IVAN SIMONOVIC (Croatia), President of the Economic and Social Council, thanked all for their active participation. Work would continue as the international community moved forward in addressing the challenges of sustainable development. Noting the importance of civil society for the achievement of the Millennium Goals, he said the Council had taken a step forward this year in involving civil society in all aspects of its work.
He then outlined the series of events that had been held during the three-day segment, characterizing the discussions as "rich and lively." Human resources development was a goal in its own right and a means to achieve development targets, including poverty eradication. Among the issues highlighted during the week were the importance of gender mainstreaming and increasing girls' access to education.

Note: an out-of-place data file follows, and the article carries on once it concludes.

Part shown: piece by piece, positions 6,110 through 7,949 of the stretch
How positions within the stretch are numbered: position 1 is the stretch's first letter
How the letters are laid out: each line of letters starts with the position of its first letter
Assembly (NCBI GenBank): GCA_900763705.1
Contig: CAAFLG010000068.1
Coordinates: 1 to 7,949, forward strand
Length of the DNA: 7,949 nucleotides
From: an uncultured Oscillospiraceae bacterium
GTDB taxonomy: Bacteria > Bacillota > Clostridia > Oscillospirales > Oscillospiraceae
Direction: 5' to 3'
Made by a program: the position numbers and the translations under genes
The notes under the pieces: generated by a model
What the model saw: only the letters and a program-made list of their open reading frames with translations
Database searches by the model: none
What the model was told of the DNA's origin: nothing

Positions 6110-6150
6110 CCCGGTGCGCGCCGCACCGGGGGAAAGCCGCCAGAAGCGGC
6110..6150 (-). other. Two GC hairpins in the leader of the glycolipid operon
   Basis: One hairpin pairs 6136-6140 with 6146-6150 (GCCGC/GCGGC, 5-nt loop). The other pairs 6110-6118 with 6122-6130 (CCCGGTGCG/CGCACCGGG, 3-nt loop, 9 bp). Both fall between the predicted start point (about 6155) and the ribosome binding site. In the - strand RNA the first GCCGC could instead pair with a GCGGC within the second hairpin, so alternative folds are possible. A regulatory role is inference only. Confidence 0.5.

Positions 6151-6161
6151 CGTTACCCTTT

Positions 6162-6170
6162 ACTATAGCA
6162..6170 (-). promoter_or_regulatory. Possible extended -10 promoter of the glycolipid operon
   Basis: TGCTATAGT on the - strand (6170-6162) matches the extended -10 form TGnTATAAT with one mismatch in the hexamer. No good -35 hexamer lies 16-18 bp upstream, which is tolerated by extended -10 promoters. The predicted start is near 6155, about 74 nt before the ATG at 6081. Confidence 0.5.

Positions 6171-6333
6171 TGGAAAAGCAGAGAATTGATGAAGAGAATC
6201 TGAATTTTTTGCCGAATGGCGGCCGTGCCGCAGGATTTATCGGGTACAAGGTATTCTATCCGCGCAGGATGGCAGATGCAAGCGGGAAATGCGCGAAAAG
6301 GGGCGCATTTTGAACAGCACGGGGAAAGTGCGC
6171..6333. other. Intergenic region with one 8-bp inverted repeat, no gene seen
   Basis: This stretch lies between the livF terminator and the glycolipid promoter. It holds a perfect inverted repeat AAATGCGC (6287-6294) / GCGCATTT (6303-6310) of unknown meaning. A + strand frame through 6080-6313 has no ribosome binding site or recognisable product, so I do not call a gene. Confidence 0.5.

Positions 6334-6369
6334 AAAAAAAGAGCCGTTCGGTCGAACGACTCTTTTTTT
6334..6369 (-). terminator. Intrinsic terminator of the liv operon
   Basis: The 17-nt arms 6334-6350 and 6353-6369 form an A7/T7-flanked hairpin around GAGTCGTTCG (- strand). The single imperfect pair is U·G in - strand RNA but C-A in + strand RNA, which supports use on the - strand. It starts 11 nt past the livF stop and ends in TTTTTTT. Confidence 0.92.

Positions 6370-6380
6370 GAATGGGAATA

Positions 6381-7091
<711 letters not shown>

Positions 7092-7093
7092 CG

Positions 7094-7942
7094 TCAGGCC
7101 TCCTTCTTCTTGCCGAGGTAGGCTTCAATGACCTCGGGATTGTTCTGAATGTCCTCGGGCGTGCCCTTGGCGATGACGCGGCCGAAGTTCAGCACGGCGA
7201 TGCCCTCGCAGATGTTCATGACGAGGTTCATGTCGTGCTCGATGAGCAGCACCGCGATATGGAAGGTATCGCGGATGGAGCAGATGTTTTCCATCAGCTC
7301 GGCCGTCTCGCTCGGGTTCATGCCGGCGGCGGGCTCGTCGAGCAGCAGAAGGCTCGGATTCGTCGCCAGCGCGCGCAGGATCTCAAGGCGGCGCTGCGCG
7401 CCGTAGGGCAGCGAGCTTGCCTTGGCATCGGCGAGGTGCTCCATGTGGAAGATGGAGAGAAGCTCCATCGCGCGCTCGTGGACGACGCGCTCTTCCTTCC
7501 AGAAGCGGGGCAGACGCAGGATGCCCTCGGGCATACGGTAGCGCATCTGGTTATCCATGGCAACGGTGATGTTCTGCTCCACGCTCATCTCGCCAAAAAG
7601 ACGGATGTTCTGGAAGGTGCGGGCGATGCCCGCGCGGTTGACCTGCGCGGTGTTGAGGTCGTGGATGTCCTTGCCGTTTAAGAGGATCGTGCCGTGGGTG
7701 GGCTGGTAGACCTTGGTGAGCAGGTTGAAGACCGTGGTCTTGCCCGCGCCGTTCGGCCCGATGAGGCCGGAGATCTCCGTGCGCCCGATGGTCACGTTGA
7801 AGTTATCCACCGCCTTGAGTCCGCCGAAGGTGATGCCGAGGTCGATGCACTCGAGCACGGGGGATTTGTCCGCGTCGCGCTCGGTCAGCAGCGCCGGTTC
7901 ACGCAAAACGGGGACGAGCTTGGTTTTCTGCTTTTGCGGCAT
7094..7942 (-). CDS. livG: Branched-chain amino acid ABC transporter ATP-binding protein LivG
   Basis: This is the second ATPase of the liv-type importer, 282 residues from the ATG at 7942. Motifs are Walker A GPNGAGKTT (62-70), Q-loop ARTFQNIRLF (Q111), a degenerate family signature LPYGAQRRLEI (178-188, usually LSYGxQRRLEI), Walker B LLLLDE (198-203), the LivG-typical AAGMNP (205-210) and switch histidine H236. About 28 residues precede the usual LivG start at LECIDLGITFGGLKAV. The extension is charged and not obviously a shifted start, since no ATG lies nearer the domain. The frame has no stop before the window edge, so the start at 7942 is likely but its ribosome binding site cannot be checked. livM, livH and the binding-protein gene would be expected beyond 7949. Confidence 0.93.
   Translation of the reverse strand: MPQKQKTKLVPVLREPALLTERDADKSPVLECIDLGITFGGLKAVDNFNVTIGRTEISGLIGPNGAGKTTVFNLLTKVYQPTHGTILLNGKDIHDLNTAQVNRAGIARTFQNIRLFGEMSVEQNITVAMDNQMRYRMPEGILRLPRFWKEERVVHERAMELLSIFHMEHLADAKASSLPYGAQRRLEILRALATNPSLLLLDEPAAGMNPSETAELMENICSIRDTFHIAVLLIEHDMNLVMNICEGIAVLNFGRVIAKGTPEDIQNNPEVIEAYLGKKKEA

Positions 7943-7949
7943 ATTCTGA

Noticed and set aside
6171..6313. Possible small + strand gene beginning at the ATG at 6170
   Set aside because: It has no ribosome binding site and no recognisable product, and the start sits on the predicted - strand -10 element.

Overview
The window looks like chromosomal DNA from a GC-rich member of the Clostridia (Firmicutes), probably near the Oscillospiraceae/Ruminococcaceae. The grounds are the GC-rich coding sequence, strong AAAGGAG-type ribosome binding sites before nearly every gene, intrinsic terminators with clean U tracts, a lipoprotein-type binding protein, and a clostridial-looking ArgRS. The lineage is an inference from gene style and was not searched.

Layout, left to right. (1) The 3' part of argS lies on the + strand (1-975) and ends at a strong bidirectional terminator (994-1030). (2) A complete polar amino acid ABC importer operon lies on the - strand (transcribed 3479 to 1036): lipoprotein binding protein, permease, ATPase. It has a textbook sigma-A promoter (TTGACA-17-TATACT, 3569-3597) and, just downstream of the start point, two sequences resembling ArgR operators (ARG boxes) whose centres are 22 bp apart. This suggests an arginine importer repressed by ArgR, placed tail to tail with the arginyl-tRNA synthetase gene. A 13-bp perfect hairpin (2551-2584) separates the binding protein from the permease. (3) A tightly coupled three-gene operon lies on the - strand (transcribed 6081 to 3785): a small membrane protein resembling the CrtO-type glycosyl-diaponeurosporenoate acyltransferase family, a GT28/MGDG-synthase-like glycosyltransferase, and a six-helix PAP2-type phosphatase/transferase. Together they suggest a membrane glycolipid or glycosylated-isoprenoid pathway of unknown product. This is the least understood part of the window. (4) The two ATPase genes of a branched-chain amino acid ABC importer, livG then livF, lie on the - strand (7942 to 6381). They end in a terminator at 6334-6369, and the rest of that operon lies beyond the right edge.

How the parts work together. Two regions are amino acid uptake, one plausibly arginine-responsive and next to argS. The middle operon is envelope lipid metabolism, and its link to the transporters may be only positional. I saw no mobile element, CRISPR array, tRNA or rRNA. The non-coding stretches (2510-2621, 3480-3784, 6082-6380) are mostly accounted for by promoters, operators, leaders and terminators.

The fight against HIV/AIDS had been recognized as a priority activity, he said, as had been the need to mobilize more domestic resources and international assistance for effective human resources development. He stressed that now was the time for implementation -- 2015 was fast approaching. Targets should not be changed -- rather "we should be more reliable in the delivery of what we have promised."
The Council then adopted its Ministerial Declaration.
The representative of Germany pointed out a technical problem in the text.
A representative of the Secretariat responded that a verb was missing from the text.
Representatives of the United States, Germany, India, Japan, Australia and Egypt (for the "Group of 77" developing countries and China) then made statements after the vote without translation services.